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Think like a system, act like an entrepreneur

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Einstein once said ‘if I had an hour to solve a problem I’d spend 55 minutes thinking about the problem and five minutes thinking about the solution’. Here, Rowan Conway, Director of Innovation at the RSA introduces the concept of ‘thinking like a system, and acting like an entrepreneur’ and suggests that this might be a new way to look at public procurement.

In partnership with Innovate UK, the RSA recently undertook a research project that looked at ways to optimise the potential of the Small Business Research Initiative (SBRI) as a catalyst for social innovation. In the RSA’s new report, From Design Thinking to Systems Change, we take a deep dive into the SBRI process and suggest ways to support innovations to get to scale and have lasting impact.

The rule book for public procurement might need a rewrite

SBRI is effective when a problem is clearly identified and requires technical expertise and imagination to fix, however, its longer term impact relies on there being a market for the eventual product: either within government and public services or in the consumer sphere.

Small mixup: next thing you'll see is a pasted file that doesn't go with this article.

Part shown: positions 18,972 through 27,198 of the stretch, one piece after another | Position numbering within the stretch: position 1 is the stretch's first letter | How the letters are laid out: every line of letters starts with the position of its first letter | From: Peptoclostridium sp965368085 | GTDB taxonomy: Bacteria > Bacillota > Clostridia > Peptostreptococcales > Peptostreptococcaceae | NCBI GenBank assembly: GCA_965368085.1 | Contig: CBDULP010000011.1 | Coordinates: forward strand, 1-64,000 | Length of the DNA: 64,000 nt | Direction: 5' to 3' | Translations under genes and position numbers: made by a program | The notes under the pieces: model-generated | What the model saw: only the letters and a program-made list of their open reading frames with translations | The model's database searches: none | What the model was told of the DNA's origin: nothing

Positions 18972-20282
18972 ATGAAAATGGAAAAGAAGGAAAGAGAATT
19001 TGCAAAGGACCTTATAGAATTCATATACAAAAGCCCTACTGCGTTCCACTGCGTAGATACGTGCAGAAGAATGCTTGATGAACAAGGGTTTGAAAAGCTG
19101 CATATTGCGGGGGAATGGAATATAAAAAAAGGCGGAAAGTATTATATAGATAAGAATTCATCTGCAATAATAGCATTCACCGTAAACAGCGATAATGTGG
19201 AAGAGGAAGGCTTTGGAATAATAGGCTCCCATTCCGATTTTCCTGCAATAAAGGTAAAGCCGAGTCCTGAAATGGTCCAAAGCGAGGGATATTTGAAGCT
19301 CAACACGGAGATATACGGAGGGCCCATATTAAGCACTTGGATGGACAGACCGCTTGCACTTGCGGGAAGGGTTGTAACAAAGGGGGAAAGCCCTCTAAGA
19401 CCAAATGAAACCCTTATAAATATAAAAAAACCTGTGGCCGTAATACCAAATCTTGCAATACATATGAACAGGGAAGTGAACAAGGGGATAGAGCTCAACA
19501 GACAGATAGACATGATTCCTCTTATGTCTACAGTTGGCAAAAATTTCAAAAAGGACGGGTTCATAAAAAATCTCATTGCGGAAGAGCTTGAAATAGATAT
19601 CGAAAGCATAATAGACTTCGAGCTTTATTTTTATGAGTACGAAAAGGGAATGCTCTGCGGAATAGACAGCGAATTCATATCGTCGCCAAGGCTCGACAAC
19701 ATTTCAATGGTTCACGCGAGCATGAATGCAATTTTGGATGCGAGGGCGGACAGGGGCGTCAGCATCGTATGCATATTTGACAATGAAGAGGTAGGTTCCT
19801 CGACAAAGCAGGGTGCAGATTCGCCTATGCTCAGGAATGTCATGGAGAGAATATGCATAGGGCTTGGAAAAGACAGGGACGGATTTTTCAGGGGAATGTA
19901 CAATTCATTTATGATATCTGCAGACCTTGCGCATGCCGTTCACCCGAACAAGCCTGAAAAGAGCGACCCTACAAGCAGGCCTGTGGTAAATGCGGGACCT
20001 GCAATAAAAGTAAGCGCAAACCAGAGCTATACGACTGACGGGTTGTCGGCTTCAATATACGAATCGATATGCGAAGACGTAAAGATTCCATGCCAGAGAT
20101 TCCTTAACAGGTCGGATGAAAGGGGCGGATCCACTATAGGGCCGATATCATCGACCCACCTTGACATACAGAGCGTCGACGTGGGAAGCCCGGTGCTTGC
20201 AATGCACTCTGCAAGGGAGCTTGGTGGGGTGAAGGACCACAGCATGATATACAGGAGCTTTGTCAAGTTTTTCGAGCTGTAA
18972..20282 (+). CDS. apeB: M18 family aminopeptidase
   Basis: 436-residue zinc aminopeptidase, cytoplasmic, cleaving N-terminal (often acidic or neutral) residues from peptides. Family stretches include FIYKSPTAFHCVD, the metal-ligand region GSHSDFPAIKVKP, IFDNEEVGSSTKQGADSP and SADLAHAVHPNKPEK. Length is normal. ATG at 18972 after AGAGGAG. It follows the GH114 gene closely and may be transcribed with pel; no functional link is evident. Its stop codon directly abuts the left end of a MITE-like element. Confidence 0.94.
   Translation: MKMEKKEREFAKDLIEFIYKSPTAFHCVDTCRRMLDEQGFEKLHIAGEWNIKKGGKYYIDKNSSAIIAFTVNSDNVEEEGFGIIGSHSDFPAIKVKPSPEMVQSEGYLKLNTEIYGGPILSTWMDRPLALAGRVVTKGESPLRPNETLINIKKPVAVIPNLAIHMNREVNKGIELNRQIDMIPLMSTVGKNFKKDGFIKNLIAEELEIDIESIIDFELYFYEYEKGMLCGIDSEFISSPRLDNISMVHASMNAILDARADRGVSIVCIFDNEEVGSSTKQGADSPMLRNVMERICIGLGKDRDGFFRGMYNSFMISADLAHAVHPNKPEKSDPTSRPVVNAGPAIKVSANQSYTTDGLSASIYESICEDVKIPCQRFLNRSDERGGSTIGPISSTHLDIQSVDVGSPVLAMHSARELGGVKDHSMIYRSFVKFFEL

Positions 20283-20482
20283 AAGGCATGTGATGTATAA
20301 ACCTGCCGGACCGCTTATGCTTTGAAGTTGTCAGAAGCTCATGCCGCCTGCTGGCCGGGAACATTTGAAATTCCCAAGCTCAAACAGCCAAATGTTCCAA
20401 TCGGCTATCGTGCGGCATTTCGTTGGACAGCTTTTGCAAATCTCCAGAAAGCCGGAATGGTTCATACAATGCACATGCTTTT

But there are times when the public service challenges it is applied to present unclear pathways to scale or face complicated markets to enter. The report concludes that if SBRI is to stimulate innovation for public good that scales beyond the competition, a new approach to problem definition and selection might be needed. More radically, perhaps the rule book for public procurement might need a rewrite.

We suggest that this new approach should be predicated on systemic thinking and entrepreneurial action. We term this ‘think like a system, act like an entrepreneur’ – a design thinking method that looks at problems systemically and then identifies entrepreneurial actions that leverage the most effective solutions.

The Think Like a System, Act Like an Entrepreneur model.
The Think Like a System, Act Like an Entrepreneur model.

Problems are not the same as markets

In our research, we found that challenge prizes, or SBRI competitions, effectively stimulate ‘competition demand’, but providing the elusive first customer does not always give a guarantee that there will be a second. This is because societal problems don’t always equate to consumer markets – and different kinds of problems lead to different types of diffusion and scale.

‘Tame’ and ‘wicked’ problems

Horst Rittel made the distinction between ‘tame’ and ‘wicked’ problems. ‘Tame’ problems can be relatively easy to define explicitly and tend to have a rational and linear pathway to a solution. Conversely ‘wicked’ problems are difficult to define and grasp both in diagnosis and prescription.

SBRI will struggle to solve wicked problems requiring more than a technical fix or market intervention, but it can tackle low hanging fruit as part of a broader mission.